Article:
When not sniping, you have two other weapons: A useless knife, and your SOCOM-MK23 pistol with an optional silencer. The pistol is really only useful in close quarter areas, of which there are a few. You’re given 4-6 health packs you can use (signified by the crosses on the HUD), but they only refill when you change locales, so if you used up all your medkits on the early levels, expect to die a lot.

The most thrilling backdrop transition, complete with no dialogue.
The most thrilling backdrop transition, complete with no dialogue.

After backtracking a bit, I get to a bridge, fight some RPG guys, and eventually make it to the extraction point. Level two starts with our two heroes inside some Afghanistan town where we meet our big bads of the story: Ghazi Kumar, your generic middle-eastern terrorist; and a generic Russian villain who went unnamed. I’m just gonna call him Petr Villainovich since the developers clearly didn’t put a lot of thought into the game’s story.

What is wrong with your faaaaaace
What is wrong with your faaaaaace

Eventually McSniperdude does his duty and eliminates Kumar, and the two make a mad dash to the extraction point, where they must hold out for 3 minutes, shooting dudes left and right. It’s about as thrilling as it sounds.

This is about 95% of what you'll be doing in the Chechnya levels. Hope you love protecting convoys!
Hope you like blinding white environments.

Now we get to the next set of levels in Chechnya, where we must protect a convoy as they drive to a military base, for some reason. It’s not very well explained why we’re even here, but I guess they needed an excuse to have a locale change.

These missions are the most annoying out of all of them. In addition to having difficulty seeing enemies due to the snow, you have to get to military checkpoints and eliminate the enemies guarding said checkpoint before the convoy gets there, otherwise you fail the mission. Every mission in Chechnya is like this, with the exception of the last mission, which swaps out trucks for random Spetznaz soldiers instead.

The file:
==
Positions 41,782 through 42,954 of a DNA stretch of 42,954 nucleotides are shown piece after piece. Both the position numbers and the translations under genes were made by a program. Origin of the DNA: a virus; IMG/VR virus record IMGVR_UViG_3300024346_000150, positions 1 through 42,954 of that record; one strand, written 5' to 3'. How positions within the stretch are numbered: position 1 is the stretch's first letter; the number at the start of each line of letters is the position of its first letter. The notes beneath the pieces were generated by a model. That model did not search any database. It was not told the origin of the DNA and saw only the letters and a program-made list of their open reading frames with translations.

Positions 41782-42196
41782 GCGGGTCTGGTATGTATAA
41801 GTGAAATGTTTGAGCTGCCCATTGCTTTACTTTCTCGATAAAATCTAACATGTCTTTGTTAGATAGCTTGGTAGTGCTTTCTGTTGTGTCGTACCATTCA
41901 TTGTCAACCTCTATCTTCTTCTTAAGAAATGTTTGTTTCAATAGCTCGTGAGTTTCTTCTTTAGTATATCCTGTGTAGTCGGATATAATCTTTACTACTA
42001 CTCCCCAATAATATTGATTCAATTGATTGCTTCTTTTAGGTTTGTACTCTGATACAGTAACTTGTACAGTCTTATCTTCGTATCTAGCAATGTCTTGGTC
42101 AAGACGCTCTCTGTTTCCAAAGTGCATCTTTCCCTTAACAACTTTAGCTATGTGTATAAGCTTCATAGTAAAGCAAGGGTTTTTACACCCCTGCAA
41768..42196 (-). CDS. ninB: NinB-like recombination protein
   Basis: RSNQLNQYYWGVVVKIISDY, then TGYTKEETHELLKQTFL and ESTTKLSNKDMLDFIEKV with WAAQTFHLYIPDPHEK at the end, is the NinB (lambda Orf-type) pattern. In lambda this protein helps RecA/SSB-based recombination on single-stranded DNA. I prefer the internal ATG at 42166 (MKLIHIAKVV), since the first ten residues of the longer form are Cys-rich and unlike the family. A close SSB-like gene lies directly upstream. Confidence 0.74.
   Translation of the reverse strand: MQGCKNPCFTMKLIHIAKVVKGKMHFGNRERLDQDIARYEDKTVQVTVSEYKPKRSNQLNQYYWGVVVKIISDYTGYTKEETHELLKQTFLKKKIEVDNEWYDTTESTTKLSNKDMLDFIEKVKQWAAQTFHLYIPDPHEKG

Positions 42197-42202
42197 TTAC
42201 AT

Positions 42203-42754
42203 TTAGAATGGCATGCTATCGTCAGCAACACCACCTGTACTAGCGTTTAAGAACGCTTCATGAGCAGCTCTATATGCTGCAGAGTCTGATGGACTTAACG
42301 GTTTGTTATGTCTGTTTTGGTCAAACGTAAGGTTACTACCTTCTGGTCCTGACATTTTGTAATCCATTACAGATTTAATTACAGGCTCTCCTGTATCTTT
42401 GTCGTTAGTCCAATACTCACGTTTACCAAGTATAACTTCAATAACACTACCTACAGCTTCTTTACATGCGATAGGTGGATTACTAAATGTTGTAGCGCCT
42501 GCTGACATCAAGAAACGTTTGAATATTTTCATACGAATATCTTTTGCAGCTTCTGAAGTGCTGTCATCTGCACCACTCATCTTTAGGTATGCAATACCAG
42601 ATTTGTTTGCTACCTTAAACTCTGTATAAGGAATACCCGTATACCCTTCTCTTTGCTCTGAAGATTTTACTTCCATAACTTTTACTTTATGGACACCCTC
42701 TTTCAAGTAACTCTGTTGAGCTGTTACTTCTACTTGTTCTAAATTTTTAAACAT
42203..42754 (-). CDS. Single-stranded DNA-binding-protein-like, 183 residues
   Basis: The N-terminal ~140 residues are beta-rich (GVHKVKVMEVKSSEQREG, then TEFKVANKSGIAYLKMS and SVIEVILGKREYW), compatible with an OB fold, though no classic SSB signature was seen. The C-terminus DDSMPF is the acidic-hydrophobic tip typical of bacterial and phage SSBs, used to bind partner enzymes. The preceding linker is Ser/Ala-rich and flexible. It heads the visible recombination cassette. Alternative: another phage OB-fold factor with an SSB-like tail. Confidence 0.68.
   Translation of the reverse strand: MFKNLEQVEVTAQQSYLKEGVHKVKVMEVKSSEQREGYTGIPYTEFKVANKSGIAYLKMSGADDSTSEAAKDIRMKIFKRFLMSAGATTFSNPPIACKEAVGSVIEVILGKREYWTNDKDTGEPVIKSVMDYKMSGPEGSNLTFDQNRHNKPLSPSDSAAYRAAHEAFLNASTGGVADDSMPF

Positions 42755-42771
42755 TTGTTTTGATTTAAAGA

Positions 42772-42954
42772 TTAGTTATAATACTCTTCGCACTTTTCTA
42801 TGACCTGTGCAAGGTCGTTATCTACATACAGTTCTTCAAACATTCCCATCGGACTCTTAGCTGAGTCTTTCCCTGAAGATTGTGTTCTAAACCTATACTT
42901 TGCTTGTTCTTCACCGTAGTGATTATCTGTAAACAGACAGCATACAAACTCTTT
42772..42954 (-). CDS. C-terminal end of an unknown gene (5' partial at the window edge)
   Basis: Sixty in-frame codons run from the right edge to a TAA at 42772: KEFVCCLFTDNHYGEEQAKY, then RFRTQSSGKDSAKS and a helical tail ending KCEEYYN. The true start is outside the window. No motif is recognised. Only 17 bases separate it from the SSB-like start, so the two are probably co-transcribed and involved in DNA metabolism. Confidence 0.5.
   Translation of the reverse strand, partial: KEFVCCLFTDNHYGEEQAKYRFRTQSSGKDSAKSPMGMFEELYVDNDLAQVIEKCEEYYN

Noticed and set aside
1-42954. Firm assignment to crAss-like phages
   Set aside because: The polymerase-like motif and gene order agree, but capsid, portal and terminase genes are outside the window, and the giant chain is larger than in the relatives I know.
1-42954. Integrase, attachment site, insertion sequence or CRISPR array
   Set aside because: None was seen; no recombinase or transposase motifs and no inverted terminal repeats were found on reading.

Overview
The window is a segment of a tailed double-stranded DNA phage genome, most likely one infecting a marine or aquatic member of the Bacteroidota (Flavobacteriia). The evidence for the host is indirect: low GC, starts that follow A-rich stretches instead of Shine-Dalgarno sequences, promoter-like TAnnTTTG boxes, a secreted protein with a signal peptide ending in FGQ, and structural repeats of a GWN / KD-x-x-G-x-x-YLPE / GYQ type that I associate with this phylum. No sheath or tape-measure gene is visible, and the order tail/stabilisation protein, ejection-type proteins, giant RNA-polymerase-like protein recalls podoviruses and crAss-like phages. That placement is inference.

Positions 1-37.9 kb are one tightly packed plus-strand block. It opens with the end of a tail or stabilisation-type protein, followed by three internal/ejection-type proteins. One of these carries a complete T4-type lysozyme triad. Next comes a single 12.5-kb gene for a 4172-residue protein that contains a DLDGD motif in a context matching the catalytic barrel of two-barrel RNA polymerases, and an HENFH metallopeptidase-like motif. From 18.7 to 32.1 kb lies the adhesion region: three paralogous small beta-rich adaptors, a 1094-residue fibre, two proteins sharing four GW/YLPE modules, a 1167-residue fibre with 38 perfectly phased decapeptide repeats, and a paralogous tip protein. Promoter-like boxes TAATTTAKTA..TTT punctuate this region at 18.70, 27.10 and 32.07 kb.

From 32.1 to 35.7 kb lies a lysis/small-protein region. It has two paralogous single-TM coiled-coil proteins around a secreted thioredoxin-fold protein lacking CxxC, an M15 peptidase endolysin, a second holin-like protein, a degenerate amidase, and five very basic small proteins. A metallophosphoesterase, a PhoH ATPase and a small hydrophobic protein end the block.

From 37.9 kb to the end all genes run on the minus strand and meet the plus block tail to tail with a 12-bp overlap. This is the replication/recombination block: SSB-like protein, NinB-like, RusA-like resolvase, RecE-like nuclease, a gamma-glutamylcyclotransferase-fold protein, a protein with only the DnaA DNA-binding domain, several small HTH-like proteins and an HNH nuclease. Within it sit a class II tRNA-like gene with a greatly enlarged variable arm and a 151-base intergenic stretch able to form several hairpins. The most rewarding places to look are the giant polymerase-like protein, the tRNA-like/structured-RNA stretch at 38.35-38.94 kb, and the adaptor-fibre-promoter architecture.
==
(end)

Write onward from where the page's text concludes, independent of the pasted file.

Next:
These guys also have large mutant German Shepherds, for some reason. They're harmless compared to enemy snipers.
These guys also have large mutant German Shepherds, for some reason.

There’s not much else to say about the Chechnya missions, they’re annoying “protect the character” missions and they’re never fun. I had to quick save a whole bunch in those levels.

Did I fall into a World War II FPS by mistake? Looks like I’m about to storm the beaches of Normandy.

Our last set of missions take place in a generic “south pacific” island. I guess they couldn’t come up with a good place for the last one. The first set of missions involve McSniperdude and Spotterguy infiltrating an enemy bunker, which looks more like an industrial plant or a prison.

Eventually our heroes successfully get into the bunker, shoot more dudes, then I have to shoot three large power bricks which were apparently powering this whole place. Doing that immediately brings the entire military force of the south pacific on your team, leading to a rather boring defense section.

This game rivals Turok: Dinosaur Hunter in the foggy FPS department.
This game rivals Turok: Dinosaur Hunter in the foggy FPS department.

Eventually after killing the bad guys, the game still said I had enemies on my radar. I fumbled around for several minutes, thinking maybe an enemy was hiding behind a rock or something. No, I found out what enemies I needed to kill to continue:

Maybe he’s afraid to get out knowing he’ll die. Makes me look like a monster in comparison.

It counted the drivers as enemies. These drivers never get out of the vehicle to attack me, and are never threatening in the slightest. Yet I had to kill them to get my backup to arrive. Regardless, my crew is here, and they drop this bombshell on me 2/3rds into the game:

What the hell?! You have *names*? Next you’re gonna tell me the weird-looking Russian guy has a name too!